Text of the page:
Vice President Mike Pence declined to say Tuesday whether nuclear weapons should remain banned from space, saying that the ban is in the interest of the world but that President Trump is determined to project U.S. strength.

“I think that what we need to do is make sure that we provide for the common defense of the people of the United States of America, and that’s the president’s determination here,” Pence said during an appearance at the Washington Post. “I think it’s in the interest of every nation to continue to ban the use of nuclear weapons in space, but what we want to do is continue to advance the principle that peace comes through strength.”

The vice president visited the news outlet to talk about the administration’s plans for a new Space Force military service and he made the comment after being asked directly whether nuclear weapons should “always be banned from space.”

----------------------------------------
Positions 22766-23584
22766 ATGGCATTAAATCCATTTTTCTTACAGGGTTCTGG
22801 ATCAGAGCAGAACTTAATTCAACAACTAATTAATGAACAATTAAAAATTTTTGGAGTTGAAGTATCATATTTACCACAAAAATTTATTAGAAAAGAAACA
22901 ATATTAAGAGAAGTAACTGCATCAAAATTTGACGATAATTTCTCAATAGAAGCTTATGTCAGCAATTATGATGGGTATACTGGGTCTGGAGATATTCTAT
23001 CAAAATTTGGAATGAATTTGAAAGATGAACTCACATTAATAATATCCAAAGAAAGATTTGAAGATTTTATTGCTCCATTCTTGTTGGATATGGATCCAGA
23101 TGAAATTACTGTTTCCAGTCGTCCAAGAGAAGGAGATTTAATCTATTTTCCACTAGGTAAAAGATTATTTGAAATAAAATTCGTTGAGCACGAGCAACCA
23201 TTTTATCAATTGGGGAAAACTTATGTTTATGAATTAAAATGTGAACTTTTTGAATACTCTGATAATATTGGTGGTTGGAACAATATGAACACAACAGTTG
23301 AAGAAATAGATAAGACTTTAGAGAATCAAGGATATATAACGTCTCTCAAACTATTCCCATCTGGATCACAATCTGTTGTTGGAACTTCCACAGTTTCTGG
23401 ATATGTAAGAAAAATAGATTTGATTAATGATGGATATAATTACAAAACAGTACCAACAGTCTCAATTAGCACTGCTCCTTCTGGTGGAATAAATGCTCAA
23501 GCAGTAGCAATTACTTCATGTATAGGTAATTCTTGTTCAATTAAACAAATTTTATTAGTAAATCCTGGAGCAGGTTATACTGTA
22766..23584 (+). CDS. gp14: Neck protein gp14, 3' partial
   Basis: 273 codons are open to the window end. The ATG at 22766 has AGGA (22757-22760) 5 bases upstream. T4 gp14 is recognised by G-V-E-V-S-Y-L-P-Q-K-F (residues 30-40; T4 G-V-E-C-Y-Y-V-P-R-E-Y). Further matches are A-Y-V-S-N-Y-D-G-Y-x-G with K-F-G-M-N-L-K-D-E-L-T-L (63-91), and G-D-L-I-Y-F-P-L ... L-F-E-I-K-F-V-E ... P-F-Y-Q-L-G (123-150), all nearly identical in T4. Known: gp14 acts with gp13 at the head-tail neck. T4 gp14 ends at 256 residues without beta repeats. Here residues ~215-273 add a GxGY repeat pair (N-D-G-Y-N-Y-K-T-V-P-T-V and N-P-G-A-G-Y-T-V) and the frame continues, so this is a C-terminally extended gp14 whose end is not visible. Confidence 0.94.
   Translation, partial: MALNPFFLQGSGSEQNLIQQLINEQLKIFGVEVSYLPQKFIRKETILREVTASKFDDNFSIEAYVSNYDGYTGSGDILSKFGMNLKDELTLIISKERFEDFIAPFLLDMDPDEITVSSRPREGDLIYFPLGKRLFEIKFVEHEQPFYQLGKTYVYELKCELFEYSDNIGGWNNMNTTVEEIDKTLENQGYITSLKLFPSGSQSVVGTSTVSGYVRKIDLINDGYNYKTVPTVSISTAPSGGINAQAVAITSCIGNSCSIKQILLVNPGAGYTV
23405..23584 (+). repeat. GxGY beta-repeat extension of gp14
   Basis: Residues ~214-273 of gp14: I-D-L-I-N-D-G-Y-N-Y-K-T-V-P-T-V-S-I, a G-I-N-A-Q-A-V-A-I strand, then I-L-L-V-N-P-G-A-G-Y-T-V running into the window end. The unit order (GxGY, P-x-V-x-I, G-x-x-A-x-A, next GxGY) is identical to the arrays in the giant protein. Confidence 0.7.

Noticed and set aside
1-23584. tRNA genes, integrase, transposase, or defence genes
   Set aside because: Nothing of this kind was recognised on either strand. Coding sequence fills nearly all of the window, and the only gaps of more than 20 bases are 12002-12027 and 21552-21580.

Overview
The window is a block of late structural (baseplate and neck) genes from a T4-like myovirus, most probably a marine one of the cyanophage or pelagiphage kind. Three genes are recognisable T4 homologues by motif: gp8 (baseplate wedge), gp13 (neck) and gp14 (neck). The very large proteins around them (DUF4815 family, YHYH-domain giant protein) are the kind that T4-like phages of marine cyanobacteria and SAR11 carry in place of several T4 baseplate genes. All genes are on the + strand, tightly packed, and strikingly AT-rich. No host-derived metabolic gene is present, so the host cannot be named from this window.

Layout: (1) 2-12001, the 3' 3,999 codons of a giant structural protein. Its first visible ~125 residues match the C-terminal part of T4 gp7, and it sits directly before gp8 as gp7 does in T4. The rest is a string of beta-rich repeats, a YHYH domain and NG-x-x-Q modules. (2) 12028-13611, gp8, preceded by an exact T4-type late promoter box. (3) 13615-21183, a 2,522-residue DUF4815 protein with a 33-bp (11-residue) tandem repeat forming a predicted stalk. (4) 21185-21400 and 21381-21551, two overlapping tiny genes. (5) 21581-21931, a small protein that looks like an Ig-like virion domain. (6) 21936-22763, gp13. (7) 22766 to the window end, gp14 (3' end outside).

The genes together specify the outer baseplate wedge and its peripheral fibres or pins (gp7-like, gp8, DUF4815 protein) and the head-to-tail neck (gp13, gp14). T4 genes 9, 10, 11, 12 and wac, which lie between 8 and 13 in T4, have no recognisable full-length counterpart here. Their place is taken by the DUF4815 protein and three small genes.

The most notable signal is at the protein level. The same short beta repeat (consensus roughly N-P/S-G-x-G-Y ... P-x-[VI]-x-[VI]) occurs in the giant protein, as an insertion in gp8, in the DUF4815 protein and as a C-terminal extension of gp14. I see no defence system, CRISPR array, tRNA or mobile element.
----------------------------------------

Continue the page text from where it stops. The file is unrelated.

The Outer Space Treaty of 1967 bans the arms and other weapons of mass destruction from being deployed in the Earth’s orbit. Pence also said he sees no need to amend that treaty for now.

Pence is spearheading the Space Force for the administration and the new service, which could be the first since the Air Force was created in 1947, has become a signature issue for Trump.

The Pentagon has said the new space service is needed to protect U.S. military and commercial communication satellites that are increasingly threatened by Russia and China.

During a recent trip to Brazil, Defense Secretary Jim Mattis underscored that the U.S. has no plans to put weapons into space, according to the Associated Press.